Season five of “Shameless” kicked off on Showtime Sunday night, and it looks like transition may be the overarching theme for the Gallagher clan and the other denizens of the south side of Chicago. Not only are they going to have to deal with the usual anvils that seem to drop on their heads from the clear blue sky, but for almost everybody (excluding the gleefully clueless patriarch Frank, played with the usual hilarious ferocity by William H. Macy), it’s becoming clear that life can’t quite go on as usual.
Seasons one and two worked on a frenetic level; we are introduced to the Gallaghers, who were spawned by Frank and Monica (Chloe Webb), but led by the earnest hood rat beauty queen Fiona (Emmy Rossum), the elder sister who is bound and determined to keep her family together and to also keep pushing ahead for some far off goal. Their immediate goal is to survive and make it to the next day, but there was always some vague understanding that things had to get better, and that the younger children needed to succeed where the parents and even the self-deprecating Fiona felt she had failed.
The show didn’t wallow in the premise that the characters would say and do anything, as if it were some gimmick. It was their modus operandi, but it also was them. On first viewing, it did take a minute to adjust, like finding yourself in a higher altitude. Things streak by you and you’re not sure what you just saw, but you were rewarded. Some shows are almost overcome by their premises; there is so much winking and nudge-nudging that it starts to detract from the story. There are several shows on the premium pay channels that come to mind where they scream at you, “Look at what we’re satirizing.” While they are well made, it all depends on the viewers’ individual ability to overcome the preciousness with which these shows present their worlds.
“Shameless” never had that feel. Certainly, there’s the occasional incredulous moment. But then it becomes part of the fun. And the moments never last for long. There is always another hustle, another scheme, another naked body (occasionally an incredulous naked body as well—I’m thinking of Stan, the senile owner of the Alibi) to send you careening into the next scene.
Seasons three and four started to incorporate consequences, and as last year was wrapping up, we thought it may have been the end for Frank. Not only was his liver failing (although it never quite forced him to come to terms with his own mortality—but then again, what has?) he even had a kidney stolen. And Fiona, the bedrock of the clan, had a little crack-up of her own. With Jimmy/Steve (Justin Chatwin) out of the picture, it looked like she may have found a steady job and a solid relationship with a nice guy. But that soon fell apart and in the process of her spinning out of control, her youngest brother Liam accidentally ingested some of her cocaine.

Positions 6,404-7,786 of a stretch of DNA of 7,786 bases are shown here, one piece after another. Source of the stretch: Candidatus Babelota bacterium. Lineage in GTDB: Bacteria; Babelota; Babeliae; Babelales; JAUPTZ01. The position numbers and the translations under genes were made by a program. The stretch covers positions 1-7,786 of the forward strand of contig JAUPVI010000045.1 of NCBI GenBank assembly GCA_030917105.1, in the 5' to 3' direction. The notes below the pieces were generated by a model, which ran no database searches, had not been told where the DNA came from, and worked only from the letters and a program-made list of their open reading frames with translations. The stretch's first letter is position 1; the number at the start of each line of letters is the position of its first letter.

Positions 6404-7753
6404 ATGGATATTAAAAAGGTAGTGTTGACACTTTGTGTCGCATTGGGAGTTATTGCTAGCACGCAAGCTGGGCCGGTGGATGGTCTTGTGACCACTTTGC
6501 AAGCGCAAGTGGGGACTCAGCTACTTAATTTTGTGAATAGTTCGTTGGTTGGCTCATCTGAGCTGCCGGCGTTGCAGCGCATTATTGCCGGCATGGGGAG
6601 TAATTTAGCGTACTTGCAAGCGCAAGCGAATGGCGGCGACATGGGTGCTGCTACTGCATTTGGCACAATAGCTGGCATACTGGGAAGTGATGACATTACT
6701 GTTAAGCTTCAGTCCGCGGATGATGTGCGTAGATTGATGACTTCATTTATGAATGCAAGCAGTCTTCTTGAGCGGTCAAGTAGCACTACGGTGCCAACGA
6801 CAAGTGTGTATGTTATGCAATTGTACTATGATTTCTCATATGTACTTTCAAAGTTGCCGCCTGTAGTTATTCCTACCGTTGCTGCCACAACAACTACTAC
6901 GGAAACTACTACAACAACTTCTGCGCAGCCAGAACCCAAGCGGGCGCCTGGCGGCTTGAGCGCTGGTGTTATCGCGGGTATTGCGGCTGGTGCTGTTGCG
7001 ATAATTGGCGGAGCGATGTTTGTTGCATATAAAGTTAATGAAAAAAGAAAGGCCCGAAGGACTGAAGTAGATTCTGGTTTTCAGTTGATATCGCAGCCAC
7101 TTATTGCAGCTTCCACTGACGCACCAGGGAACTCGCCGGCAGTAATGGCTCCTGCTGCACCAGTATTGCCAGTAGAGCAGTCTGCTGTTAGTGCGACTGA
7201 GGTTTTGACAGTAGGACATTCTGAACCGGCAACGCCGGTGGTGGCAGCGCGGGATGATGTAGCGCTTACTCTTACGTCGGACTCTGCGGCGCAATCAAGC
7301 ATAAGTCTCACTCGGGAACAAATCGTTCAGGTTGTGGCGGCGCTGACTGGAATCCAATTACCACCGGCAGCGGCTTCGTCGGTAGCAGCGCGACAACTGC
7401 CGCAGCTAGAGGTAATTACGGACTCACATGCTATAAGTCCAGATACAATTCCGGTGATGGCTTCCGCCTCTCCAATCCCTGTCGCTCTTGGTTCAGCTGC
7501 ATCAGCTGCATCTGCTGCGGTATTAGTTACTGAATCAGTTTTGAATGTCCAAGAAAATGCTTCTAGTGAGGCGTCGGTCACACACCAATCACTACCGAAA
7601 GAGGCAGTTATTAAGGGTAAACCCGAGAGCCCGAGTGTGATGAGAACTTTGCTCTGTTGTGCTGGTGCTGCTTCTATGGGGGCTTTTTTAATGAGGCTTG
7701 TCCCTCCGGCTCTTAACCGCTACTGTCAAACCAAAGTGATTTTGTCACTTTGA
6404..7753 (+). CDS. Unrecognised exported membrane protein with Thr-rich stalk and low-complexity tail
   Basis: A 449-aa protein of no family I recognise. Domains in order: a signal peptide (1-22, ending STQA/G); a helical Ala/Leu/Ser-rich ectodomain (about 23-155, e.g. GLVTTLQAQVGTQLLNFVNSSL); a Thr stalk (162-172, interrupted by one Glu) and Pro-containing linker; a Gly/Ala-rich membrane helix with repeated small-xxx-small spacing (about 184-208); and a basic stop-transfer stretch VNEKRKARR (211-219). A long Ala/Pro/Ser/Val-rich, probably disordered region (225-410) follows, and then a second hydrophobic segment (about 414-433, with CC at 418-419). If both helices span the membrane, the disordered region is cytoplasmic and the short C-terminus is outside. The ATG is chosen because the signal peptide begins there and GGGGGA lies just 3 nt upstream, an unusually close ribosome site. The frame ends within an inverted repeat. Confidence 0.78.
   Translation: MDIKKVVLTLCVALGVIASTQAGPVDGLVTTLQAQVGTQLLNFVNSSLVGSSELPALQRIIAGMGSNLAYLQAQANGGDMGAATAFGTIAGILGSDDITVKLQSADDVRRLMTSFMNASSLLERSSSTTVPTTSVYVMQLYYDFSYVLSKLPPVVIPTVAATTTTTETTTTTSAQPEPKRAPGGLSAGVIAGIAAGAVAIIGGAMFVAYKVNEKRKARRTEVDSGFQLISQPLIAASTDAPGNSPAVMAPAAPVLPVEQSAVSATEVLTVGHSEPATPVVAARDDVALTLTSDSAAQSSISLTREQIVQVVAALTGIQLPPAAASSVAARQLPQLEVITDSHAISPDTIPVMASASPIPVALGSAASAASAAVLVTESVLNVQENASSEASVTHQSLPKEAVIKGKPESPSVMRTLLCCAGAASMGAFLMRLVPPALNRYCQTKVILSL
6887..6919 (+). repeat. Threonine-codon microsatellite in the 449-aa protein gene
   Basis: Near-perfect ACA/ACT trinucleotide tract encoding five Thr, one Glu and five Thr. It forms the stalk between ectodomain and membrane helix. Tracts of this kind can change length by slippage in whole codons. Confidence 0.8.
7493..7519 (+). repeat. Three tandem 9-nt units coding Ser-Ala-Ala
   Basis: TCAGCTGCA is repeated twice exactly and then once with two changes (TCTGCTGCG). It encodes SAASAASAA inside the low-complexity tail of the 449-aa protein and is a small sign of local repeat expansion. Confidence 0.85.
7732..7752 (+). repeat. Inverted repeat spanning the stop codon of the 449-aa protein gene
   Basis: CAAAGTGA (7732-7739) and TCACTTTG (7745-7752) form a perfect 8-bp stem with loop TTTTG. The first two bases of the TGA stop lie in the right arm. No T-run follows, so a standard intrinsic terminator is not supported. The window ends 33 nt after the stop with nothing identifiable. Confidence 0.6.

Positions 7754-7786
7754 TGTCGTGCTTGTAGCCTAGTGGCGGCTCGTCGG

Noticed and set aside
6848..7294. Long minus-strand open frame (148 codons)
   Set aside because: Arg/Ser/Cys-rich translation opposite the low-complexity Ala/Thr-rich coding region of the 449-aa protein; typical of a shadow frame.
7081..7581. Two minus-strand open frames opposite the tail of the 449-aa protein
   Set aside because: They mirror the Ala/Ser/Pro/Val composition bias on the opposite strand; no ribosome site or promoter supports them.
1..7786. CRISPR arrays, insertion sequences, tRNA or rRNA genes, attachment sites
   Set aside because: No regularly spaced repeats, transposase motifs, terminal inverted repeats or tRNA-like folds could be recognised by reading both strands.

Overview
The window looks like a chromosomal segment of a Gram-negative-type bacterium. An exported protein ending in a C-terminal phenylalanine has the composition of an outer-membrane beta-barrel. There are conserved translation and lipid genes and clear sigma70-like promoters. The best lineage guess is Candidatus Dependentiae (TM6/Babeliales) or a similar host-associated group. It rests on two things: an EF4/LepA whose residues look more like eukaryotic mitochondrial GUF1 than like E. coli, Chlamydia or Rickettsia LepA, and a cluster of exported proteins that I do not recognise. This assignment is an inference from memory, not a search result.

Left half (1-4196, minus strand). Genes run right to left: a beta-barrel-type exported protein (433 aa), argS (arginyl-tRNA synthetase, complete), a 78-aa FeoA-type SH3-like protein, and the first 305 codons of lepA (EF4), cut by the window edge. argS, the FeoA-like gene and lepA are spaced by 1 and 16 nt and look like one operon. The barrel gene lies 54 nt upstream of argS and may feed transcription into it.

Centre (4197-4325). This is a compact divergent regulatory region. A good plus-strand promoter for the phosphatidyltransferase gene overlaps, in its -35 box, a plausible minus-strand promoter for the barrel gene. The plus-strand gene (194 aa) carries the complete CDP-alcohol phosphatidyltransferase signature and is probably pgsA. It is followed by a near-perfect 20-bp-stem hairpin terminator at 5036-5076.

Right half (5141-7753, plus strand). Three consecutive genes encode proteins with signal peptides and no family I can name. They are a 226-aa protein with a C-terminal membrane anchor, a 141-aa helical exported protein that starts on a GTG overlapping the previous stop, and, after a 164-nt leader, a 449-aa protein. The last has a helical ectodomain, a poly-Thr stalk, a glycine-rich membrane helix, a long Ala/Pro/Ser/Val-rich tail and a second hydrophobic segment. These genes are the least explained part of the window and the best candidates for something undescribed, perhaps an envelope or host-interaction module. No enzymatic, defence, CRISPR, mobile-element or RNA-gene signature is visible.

The careening stopped for a little bit, as the tone of the show shifted somewhat with Fiona’s storyline. The threat of prison time loomed over her head, but almost worse than that, second in command Lip (Jeremy Allen White) was giving her the cold shoulder and refused to forgive her—if only for a little while. His own struggles at college—lowlife Southside genius in the land of rich kids—introduced new locales, but Lip was resolute in not breaking.
Even Carl (Ethan Cutkosky), whose emotional depths rarely extended beyond his own preferences for what he was going to melt in the toaster, met a girl and began feeling the pangs of adolescent love. Of course it turned out that she was homeless and had intimacy issues (always strange to write about a 13 year old, but the sex drives are quite accelerated on this show), which meant she could bunk with Carl but withdrew when he tried to delve a bit deeper into the emotional realm. And coming from a kid who willingly took a baseball bat to the head while wearing a football helmet, that meant growth.
It is nice to know that “Shameless” can spread its wings now and again, but still operate within the show’s framework. It’s not fair to say that the shows which are less about Frank’s latest scheme or Fiona’s latest hook-up are less entertaining. They just have a different feel. And the show is very character driven, which means that the characters will evolve. Once you’re invested in them and their struggles, it allows for the writers and producers to introduce a few new layers.
And that’s what we have with the season five opener. Evolution and transition. It’s written all over Lip’s face as he gets ready to leave college for the summer, not really knowing where he stands with Amanda (Nichole Bloom) or how he really feels about being back in the world he was raised in but also knowing it may not be the world in which he belongs. We know Fiona will always be the one who calls for an impromptu pool party, but she also wears an ankle monitor and can only go so far and for so long before she “turns into a pumpkin.” Next door neighbors Kevin and Veronica (the combatively entertaining Steve Howey and Shanola Hampton) have a growing family. Kevin has converted easily into daddy mode. Veronica’s feelings about parenthood are a bit more ambivalent.
In the end though, it’s evolution and transition “Shameless” style. So it won’t ever be in a straight line, and there won’t be any, “Gee whiz, I’ve figured it all out” moments. While Lip is questioning his place in life, he will probably engage in a few fistfights and find himself with a girl who will complicate things. And Fiona’s own relationship issues always complicate things. And Frank may never evolve. But that’s okay. It just goes to show you that organ failure doesn’t always have to change the way you live.